Unencrypting files from a different user account

Here are some details to help understand what is happening:

Dual partition, with Windows XP Pro and NTFS on both partitions

c:\windows - Origional XP installation directory (corrupt)
c:\winnt - New XP installation directory (working)

myname - User account that created the encrypted files
myname_new - User account currently trying to access the encrypted files
Both have administrative privledges

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Here is my problem...

I had to reinstall my XP operating system because I had a problem starting XP (c:\windows). In a panic, I reinstalled XP to a new directory (c:\winnt) without reformating the harddrive and created a new user account with administrative privledges (myname_new) leaving the origional XP installation (c:\windows) and user accounts intact.

What I wanted to do is reinstall XP in a new directory (c:\winnt) so I could access some misc files and to make a backup of the files I had from the origional XP installation (c:\windows).

I backed up most of my files that I created from the origional XP (Program files, Shared documents, etc), but I had some files which I encrypted using my old account (myname) that were encrypted using the WindowsXP encryption, but as you my know, only the user who encrypted the filed can unencrypt them.

Also, I cannot access my "c:\documents and settings\MYNAME." I get an access denied message.

Before you ask, I have no way to login to my old username (myname) from the corrupt installation (c:\windows) as I have tried everything.

Here is the message I get when trying to unencrypt the files that were encrypted with the "myname" account from the old installation (c:\windows) while I'm in the new installation using the "myname_new" account:

An error has occured applying attributes to the file:
C:\PathToMyFile
Access is denied

Is there a way to unencrypt the files from the origional XP or maybe is there a way to restore my origional XP so I can login and unencrypt the files?
LVL 1
prettyboyfloydAsked:
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JFrederick29Commented:
No there isn't a way.  Only the user who encrypted the files and the Recovery Agent are able to unencrypt the files.  You would need to login as the recovery agent (typically the administrator account on a local machine) or the user who encrypted the files.  If you were able to boot into your original XP installation, you could login and unencrypt the files so you could access them from the other installation.  Maybe someone else knows of a workaround or third party software but I don't think it is possible...

Sorry :(
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Crash2100Commented:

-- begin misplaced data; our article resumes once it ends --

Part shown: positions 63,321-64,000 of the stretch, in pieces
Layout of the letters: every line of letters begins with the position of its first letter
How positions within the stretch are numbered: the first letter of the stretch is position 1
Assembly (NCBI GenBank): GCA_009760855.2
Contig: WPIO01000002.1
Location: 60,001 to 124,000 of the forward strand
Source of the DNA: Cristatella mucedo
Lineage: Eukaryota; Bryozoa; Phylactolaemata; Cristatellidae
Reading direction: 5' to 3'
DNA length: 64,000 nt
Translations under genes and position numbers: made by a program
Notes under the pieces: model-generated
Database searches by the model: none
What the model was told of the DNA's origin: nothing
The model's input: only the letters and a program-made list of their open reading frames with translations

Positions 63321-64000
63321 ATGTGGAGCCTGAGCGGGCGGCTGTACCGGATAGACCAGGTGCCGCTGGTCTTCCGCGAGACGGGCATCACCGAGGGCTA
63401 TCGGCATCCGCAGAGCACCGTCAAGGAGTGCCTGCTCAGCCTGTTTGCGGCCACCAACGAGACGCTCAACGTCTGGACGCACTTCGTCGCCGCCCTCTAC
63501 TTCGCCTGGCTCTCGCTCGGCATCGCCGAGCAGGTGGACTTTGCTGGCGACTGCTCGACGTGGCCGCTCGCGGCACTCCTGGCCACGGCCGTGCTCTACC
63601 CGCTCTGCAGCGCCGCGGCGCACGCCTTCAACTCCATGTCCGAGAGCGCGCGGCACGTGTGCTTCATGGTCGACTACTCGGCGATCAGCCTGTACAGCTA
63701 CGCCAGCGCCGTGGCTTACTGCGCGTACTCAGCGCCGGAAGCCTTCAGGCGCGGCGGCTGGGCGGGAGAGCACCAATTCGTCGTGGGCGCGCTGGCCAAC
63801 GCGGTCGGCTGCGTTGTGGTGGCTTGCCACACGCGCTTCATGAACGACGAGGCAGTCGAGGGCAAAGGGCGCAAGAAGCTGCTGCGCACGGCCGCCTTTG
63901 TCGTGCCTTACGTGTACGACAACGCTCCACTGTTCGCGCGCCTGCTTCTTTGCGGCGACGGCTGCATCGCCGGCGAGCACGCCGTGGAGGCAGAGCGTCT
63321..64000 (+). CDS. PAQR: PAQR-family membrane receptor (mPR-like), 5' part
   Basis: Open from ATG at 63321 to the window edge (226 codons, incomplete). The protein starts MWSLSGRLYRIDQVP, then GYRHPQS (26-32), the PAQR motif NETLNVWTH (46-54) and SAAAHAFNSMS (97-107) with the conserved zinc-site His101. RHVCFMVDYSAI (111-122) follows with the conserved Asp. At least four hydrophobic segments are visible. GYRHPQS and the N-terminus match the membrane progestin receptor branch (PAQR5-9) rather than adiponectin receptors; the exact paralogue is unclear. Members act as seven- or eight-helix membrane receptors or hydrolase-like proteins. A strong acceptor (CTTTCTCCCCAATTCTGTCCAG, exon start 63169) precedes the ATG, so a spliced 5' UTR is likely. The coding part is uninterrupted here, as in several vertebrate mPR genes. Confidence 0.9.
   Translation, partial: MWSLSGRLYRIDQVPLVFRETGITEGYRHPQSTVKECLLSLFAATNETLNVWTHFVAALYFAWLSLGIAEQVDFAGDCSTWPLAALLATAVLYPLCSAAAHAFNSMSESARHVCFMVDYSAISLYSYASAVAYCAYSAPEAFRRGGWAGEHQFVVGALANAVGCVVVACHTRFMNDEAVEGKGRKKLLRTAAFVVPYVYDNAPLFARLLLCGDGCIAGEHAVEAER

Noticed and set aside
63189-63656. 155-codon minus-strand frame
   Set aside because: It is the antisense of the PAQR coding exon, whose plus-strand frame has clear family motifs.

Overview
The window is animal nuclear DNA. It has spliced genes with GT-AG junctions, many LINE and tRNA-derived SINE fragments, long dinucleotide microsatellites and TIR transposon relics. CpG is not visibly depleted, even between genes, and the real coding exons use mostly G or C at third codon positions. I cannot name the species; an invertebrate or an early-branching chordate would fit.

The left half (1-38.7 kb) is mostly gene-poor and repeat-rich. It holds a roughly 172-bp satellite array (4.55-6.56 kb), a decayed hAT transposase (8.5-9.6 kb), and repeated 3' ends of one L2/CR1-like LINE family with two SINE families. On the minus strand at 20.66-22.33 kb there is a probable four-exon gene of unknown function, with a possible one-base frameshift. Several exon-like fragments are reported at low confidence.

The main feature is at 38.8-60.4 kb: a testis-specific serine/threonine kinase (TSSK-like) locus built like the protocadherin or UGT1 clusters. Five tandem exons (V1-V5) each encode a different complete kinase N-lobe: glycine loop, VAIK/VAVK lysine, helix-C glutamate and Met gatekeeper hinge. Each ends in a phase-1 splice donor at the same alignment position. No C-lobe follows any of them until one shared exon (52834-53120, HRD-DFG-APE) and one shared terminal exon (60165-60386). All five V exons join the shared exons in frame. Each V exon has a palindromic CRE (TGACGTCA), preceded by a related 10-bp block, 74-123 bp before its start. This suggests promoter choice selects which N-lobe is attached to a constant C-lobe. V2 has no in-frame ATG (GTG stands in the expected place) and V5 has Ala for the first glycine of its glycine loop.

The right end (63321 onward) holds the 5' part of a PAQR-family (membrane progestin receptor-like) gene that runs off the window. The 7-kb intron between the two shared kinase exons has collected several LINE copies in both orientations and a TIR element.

you might be able to find cracking utilities that could possibly decrypt your files.

Advanced EFS Data Recovery
http://www.crackpassword.com/products/prs/otherms/efs/


http://www.google.com/search?hl=en&lr=&ie=UTF-8&oe=UTF-8&q=windows+xp+encryption+crack+ntfs&btnG=Google+Search
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MihailoCommented:
This thing work:
http://www.lostpassword.com/efs.htm

You'll need password or SAM file from "old" installation.
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stevenlewisCommented:
you could try a repair of the original installation
http://support.microsoft.com/default.aspx?scid=kb;en-us;315341

If that fails then JFrederick29 is correct
even if you recreate the user, and use the same password the SID will be different, and the files will still be unaccessable
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KenneniahCommented:
If your old user profile still exists there is a way to get your encyption certificate back, then import it. Look in C:\Documents and Settings\User\Application Data\Microsoft\SystemCertificates\My\Certificates from your old user profile. There should be a file named with a bunch of letters and nubmers. To make it importable however, requires a little hex editing. With a hex editor look for the first instance of 30 82 in hex. Delete everything before it, and save the file as whatever.cer
Then right click on the file, and if the hex edit worked correctly, it should bring up a certificate window that has a button to install the certificate. There's no guarantees this will work, but it's worth a shot.
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KenneniahCommented:
Actually ignore the hex edit part. Instead do a Start|Run certmgr.msc
Click on Personal, then Certificates.
Right click on certificates, and select import.
Then browse to the file mentioned before in Documents and Settings\User\Application Data\Microsoft\SystemCertificates\My\Certificates.
You'll have to change the drop down list to All Files to see it.
Hit next, leave it at the default Certificate store of personal.
Hit next and finish.
With any luck your old encryption certificate will then be imported and you can open the encrypted file.
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